DALLAS, Jan. 13, 2016 /PRNewswire/ — “It has been an interesting year to be in the oil and gas business,” states Jack Nichols of Redhawk Investment Group. Market conditions certainly have tested patience, prowess, business models, and operational capabilities. Even with dramatically lower oil prices, Redhawk has continued with its business plan and continues to send out revenue checks each month to each investor on all their projects. This is despite a 70% drop in the price of oil since these projects were conceived and budgeted. It also helps immensely that the Redhawk companies have zero debt. The lights are on at Redhawk and everyone is at the office working! We continue to ratchet every dollar from our assets and squeeze every cost. It is just what you have to do to keep things going today.
So what is the next step? Mr. Nichols says it is to be smart; to not follow or be overly influenced by the legions of naysayers we read every day or see on the television 24/7. They talk about the ‘bottom’, ‘lower for longer’, ‘blood in the streets’, and it goes on and on and on.
“It is difficult not to get caught in the trap and be convinced to play the pundit’s games. ‘Let’s find the bottom’, ‘let’s catch it just right’ … is an enticing temptation that is driven by a certain amount of greed and does create a bit of an adrenalin rush when participating. However, is it the smart thing to do? I tend to think not.”
Many investors have evaporated huge sums of money trying (and failing) to call the bottom of oil.
Quoting from an article published in Bloomberg, by Eric Balchunas, on December 21, 2015:
“A wide range of investors collectively spent about $24 billion over the past 18 months trying–and failing–to call a bottom in oil. Never in the history of exchange-traded funds has one particular category drawn so much money from investors trying to play a rebound.”
A Different Approach to “Calling the Bottom”
Mr. Nichols, Managing Partner of Redhawk Investment Group, says the key to success in profiting handsomely from fishing for the ‘bottom of oil’ prices are to acquire hard oil and gas assets PRICED to the hard bottom of the market.
Redhawk has the same price relative sensitivities and adheres to the same philosophy, but elects to ‘call the bottom’ in a more realistic, economically practical manner.
Redhawk acquired 3,800 prime acres in one of the most productive oil fields in North America, the Permian Basin. This acreage holds 70 wellbores drilled originally by Gulf Oil Corporation in the late 1980’s and early 1990’s ripe for revamping. As Mr. Nichols says, “It’s all about location, location, location,” and it cannot be said better than the Oil and Gas Financial Journal did in an article published on December 17, 2015 by David Michael Cohen which stated:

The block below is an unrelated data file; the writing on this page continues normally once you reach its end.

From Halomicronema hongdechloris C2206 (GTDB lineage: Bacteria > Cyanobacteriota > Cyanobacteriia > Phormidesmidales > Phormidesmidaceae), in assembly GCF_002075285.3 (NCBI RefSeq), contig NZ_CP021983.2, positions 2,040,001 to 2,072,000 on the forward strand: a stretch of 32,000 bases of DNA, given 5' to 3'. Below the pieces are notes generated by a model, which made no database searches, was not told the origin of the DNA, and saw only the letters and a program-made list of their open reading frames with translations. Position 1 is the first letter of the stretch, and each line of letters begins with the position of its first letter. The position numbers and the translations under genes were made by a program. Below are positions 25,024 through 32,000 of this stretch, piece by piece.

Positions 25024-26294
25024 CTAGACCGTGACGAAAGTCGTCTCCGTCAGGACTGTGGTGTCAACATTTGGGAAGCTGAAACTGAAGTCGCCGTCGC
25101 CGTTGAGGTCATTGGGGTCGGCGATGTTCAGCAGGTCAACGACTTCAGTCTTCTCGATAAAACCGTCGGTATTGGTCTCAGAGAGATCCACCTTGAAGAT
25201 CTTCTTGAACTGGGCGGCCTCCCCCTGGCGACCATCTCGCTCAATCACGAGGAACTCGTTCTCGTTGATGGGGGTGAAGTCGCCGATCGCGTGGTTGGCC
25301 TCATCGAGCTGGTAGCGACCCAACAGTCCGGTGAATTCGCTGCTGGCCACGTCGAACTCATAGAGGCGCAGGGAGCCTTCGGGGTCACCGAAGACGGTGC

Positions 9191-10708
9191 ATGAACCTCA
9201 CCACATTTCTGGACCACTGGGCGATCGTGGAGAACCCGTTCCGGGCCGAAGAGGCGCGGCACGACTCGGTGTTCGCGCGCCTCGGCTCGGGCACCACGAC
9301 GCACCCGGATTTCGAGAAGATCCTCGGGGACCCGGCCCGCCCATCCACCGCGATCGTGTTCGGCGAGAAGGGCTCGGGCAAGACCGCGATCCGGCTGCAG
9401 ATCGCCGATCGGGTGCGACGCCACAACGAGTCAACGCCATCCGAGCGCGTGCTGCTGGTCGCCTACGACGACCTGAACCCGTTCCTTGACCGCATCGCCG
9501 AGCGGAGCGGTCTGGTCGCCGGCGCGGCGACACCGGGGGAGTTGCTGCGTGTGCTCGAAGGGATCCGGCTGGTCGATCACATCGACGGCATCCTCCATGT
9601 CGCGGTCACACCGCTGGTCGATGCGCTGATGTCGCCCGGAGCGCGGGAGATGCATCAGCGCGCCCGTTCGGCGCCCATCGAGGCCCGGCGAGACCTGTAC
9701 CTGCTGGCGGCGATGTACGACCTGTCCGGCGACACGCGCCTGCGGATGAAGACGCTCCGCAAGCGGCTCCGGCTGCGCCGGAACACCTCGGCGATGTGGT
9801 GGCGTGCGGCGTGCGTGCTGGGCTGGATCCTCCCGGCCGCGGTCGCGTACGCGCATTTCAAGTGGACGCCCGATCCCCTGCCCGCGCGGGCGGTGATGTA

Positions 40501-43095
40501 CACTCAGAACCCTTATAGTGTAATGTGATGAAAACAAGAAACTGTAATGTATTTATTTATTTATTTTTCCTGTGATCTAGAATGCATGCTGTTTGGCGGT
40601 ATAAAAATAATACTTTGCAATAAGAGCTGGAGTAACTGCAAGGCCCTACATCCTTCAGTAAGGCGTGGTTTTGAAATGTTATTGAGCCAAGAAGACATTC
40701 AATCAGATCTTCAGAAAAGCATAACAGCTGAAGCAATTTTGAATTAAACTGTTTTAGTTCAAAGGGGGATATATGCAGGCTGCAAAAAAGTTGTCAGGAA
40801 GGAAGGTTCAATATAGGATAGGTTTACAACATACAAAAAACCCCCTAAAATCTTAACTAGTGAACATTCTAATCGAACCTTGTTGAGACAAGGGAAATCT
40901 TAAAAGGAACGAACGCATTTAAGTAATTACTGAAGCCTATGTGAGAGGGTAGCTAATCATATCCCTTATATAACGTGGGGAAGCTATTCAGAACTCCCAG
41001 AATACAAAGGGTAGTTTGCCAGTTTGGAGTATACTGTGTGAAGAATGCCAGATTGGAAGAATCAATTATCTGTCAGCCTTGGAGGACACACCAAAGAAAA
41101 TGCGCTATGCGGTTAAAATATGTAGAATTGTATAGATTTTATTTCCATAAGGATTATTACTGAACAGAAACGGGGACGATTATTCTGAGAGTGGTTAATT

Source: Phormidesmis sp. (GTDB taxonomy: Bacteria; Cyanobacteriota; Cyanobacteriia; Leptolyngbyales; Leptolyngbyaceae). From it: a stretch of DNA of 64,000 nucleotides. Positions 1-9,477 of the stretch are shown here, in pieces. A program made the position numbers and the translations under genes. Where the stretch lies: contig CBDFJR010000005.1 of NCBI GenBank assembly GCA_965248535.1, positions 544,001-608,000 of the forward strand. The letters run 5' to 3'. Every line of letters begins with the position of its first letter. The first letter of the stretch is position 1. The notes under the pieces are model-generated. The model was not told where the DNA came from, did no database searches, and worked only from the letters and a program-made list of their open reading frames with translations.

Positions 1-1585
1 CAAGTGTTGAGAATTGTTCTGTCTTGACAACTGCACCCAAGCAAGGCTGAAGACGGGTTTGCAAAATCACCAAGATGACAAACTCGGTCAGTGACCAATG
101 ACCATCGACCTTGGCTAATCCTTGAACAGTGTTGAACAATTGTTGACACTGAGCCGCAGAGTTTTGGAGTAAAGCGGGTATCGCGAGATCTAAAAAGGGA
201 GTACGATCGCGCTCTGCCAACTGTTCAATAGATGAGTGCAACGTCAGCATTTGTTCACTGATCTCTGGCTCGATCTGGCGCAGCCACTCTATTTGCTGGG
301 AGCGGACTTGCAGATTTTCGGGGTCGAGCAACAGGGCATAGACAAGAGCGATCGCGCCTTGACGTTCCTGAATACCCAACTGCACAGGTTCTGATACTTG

“The hottest play today is the Permian, where even at today’s prices turning to the right still makes money. PLS analysis shows Permian acreage still commanding an average of ~$15,000/acre with a high-water mark of $34,800/acre-RSP Permian’s $274 million Midland Basin bolt-on in August. More recently, EOG Resources paid ~$13,000/acre (after adjusting for production value) in a $368 million Delaware Basin bolt-on acquisition in November. The Permian is attracting Chinese attention, with real estate developer Yantai Xinchao Industry announcing a $1.3 billion acquisition from private producers Tall City Exploration and Plymouth Petroleum.”
The 70 primary vertical wells acquired by Redhawk were drilled in the late 1980’s and early 1990’s, to no more than about 5,000 feet. They have produced about 2,500,000 barrels of oil to date representing only 4% of the oil in place. The company acquired the 3,800 acres for $3,500,000. Redhawk recognizes the big difference is owning a hard asset with producing properties just waiting to be reworked with new technology and techniques. Even oil going to $20.00 won’t kill it and wipe out the money.
Another Big Payoff
Work is already in progress revamping this field. The first workover was on an old Gulf well still producing 4 barrels of oil per day. Redhawk’s operating partner, StableRock Energy, removed the pumping unit and pulled the tubing and rods. The well was cleaned up and StableRock shot 258 perforations in a 200 ft. zone that previously had 12 perforations. The well was put back together and cranked up, and started producing 45 barrels of oil per day at a cost of $88,000. That is $88,000 for an additional 41 barrels of oil per day. It does not take a mathematical genius to figure out what fantastic economics that is.
“The whole point,” says Jack Nichols, “is for the investor not to be penny wise and pound foolish! The best way to benefit from this market is to ‘find the bottom’ of this market in the Permian Basin and to benefit from it by participating in the ownership of a hard oil and gas asset.”